When we’re not honest with others, we’re not being honest with ourselves. In recovery, we’re taught how to heal our hearts. We admit we’re wrong, and we do it quickly. We let our spirit have the loudest voice. This way, lies lose power over us. We find a way to be true to our spirit.

Prayer for the Day: Higher Power, You have a soft, quiet voice inside me. Help me, through meditation, to hear You better. Yours is the voice to follow.

Action for the Day: I’ll listen to my Higher Power. I’ll list any lies I’ve been telling myself and others lately. Then I’ll find someone I trust and tell that person what I’ve lied about.
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Father Leo’s Daily Meditation #essentialsofrecovery


OBSERVANCE


“The older I grow, the more I listen to people who don’t say much.”

— German G. Gladden

I’ve noticed that an important part of my recovery is people watching. I have fun watching people — at a party, on a train or in a park. I find the daily “theater” of life fascinating and stimulating. I also learn so much about me by observing others. I can identify with their mannerisms, actions and facial antics and intuitively sense what they are feeling. I see their fear, hesitancy and shame and connect it with mine. People are a mirror to my life.

Part of my recovery is developing that instinctive spirituality that grows through observation. The human being is forever communicating, sending energy and messages not only with words but by his existence — and especially by his silence. Sometimes a person’s silence can be deafening! God is most alive to me in the lives and behavior of His people, and part of my worship and prayer is observing the splendor and richness of my fellow human beings.

You, who have created the universe in such magnificent silence, touch me with Your stillness.
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A Day At A Time #essentialsofrecovery


Reflection For The Day


Before I admitted my powerlessness over alcohol and other chemicals, I had as much self-worth as a “peeled zero.” I came into The Program as a nobody who desperately wanted to be a somebody. In retrospect, my self-esteem was shredded, seemingly beyond repair. Gradually, The Program has enabled me to achieve an even-stronger sense of self-worth. I’ve come to accept myself, realizing that I’m not so bad as I had always supposed myself to be. Am I learning that my self-worth is not dependent on the approval of others, but instead is truly an “inside job”?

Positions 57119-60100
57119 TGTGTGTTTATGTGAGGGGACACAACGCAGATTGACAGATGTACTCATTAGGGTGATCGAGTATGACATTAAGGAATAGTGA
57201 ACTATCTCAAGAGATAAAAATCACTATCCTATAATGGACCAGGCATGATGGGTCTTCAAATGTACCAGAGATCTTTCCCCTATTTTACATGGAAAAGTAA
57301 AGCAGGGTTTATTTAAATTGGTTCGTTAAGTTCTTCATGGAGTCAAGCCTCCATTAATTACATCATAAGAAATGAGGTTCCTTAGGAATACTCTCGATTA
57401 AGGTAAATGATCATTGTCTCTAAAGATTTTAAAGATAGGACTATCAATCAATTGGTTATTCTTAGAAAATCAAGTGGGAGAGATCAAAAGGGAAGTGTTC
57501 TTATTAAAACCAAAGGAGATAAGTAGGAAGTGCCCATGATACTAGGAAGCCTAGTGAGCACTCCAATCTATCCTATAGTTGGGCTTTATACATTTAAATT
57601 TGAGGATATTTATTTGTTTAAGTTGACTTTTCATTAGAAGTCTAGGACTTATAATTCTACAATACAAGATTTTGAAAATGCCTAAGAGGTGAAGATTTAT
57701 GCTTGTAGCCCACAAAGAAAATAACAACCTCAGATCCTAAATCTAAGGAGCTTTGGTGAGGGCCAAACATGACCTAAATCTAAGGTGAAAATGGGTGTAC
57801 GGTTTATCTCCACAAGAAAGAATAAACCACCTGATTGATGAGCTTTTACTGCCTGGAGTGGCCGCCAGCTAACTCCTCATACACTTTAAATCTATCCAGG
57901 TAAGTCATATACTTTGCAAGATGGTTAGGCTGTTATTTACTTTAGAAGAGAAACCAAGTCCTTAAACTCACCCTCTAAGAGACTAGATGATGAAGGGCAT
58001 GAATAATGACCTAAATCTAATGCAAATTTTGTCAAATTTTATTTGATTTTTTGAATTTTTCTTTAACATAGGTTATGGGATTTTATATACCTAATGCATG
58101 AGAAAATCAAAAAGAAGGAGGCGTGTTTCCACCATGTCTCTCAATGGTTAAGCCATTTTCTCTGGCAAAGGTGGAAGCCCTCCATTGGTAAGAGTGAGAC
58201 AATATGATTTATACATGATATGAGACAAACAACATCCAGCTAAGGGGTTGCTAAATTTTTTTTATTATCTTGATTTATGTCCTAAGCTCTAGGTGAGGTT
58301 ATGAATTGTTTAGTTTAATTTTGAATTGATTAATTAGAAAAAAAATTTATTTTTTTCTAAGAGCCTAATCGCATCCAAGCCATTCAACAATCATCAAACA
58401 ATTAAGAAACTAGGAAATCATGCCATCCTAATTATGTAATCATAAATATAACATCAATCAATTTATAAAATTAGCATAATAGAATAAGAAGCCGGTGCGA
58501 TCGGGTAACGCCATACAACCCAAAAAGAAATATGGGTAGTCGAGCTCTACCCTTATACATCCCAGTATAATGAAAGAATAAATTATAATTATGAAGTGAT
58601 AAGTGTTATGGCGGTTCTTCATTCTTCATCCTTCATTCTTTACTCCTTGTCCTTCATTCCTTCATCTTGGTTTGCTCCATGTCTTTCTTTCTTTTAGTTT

Today I Pray

When I am feeling down and worthless, may my Higher Power and my friends in the group help me see that, although I was “fallen,” I was not “cast down.” However sick I might have been in my worst days, with all the self-esteem of an earth worm, may I know that I still had the power of choice. And I chose to do something about myself. May that good choice be the basis for my reactivated self-worth.

Today I Will Remember

I will not kick myself when I’m down.
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One Day At A Time #essentialsofrecovery

Limitations


“You cannot help men permanently by doing for them what they could and should do for themselves.”

–Abraham Lincoln

I love the idea of helping people. Seeing the other person shine after my input gives me a great feeling. The flip side of this peak experience is the sadness and bleakness I feel when the person I am helping does not succeed. When it is all about me, I have to accept responsibility for everything: the good and the bad.

Thank You, God, that it is not really me who is the source of all help, it is You. I can point the way and make suggestions, but I cannot make someone change for the better. What causes people to change is something for which no person can take credit. It is simply divine!